At the Think Tank, scientific issues that presented both challenges and opportunities for IAPSO over the coming decade were identified. These included inter alia the following:

  • Earth systems science
  • Data assimilation : from the fundamentals to operational ocean forecasting
  • Deep ocean exchanges with the continental shelf
  • Revision of the equation of state of sea water
  • Physical and chemical processes as key elements of the structure and dynamics of marine ecosystems:
    • Sustainable ecosystem and fishery management
  • Systematically observing the oceans :
    • Advances in sensors and new developments
    • Satellites : potential facilitating role for IAPSO for setting standards and easing access to satellite products.
    • Autonomous observations
    • Standards and methods of observation
    • Data and information management
    • Transition from research to operational modes of GOOS and GCOS

From these challenges and opportunities the Task Team identified a suite of science and enabling focus areas in which IAPSO could play a leadership role during the early part of the 21st century. These are listed and discussed under "Strategic Issues and Focus Areas" as are the proposed strategies and actions.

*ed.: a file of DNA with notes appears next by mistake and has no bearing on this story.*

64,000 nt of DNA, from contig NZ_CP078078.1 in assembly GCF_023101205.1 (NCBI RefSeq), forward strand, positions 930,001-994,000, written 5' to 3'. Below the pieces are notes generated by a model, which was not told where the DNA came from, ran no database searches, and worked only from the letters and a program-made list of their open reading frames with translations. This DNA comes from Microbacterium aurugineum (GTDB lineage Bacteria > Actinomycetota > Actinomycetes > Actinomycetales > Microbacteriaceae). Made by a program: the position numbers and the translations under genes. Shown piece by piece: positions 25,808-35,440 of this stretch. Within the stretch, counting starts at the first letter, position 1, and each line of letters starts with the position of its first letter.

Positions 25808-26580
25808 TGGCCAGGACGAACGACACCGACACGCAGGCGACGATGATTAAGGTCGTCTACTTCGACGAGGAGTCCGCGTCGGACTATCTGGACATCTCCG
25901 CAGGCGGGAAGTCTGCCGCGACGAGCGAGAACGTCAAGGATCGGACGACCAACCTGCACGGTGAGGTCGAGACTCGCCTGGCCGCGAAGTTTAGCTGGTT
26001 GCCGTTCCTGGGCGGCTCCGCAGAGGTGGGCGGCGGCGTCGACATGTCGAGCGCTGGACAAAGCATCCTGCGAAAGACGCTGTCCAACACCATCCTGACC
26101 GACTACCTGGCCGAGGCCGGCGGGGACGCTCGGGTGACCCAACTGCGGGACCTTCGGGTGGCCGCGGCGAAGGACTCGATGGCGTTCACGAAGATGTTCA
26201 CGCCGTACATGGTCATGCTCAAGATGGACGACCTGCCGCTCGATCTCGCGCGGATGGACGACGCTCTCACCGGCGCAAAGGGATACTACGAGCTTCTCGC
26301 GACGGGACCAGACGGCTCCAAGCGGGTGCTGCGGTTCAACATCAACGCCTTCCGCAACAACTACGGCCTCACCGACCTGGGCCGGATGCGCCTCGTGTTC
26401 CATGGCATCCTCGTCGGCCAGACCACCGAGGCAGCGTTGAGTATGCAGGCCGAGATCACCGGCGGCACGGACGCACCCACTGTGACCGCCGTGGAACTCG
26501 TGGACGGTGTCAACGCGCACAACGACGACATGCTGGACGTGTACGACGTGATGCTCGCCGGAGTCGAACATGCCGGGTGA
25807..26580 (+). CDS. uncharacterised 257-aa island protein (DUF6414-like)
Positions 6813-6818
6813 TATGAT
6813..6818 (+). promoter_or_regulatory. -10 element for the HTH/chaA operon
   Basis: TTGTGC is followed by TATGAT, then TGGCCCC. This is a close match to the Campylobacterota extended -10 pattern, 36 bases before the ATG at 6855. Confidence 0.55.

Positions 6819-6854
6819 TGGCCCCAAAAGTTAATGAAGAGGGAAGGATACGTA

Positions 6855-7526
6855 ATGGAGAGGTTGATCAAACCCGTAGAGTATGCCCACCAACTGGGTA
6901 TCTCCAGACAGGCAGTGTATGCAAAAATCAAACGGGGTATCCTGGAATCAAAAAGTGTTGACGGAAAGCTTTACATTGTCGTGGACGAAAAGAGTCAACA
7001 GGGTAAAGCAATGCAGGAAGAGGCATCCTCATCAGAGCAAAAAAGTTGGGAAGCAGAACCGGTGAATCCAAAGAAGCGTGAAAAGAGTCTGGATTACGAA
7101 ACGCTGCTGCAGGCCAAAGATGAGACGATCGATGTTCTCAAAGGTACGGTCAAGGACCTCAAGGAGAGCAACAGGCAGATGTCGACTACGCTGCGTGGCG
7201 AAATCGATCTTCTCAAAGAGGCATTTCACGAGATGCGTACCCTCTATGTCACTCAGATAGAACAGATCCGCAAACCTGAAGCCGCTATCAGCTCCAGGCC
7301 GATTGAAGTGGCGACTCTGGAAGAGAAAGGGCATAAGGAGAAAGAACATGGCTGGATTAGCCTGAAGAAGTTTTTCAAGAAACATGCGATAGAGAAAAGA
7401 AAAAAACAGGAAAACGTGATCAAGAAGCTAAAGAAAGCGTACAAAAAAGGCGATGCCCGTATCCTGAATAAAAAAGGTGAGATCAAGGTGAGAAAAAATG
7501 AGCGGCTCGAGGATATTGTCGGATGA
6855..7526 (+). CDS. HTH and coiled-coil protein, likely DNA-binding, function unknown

At the Think Tank, various other issues of relevance to the Association were addressed. These included: external factors which are critical to the success of IAPSO; linkages and partnerships among IAPSO and other relevant organizations; visibility and communication; education, outreach and transfer of knowledge; assemblies, workshops and meetings; organizational structures and finances. The conclusions relevant to these components appear under "Strategic Issues and Focus Areas".




The Mission of IAPSO can be expressed as follows:

IAPSO advances the physical sciences of the oceans by promoting, initiating, participating in and coordinating research into problems that require international co-operation, as well as standardization of measurements. The Association is uniquely equipped to serve the international community of physical and chemical oceanographers, to act as their voice, and respond to the needs of member countries. IAPSO is one of seven International Associations which collectively comprise the International Union of Geodesy and Geophysics (IUGG). In order to achieve its goals, IAPSO interacts with national and regional ocean science organizations and with other national regional and international bodies where multidisciplinary collaboration between the physical sciences of the oceans, other natural sciences and human sciences is beneficial. The Association, through the IUGG, adheres to the International Council for Science (ICSU), subscribes to the principle of free circulation of scientists, and strives for excellence in its endeavours.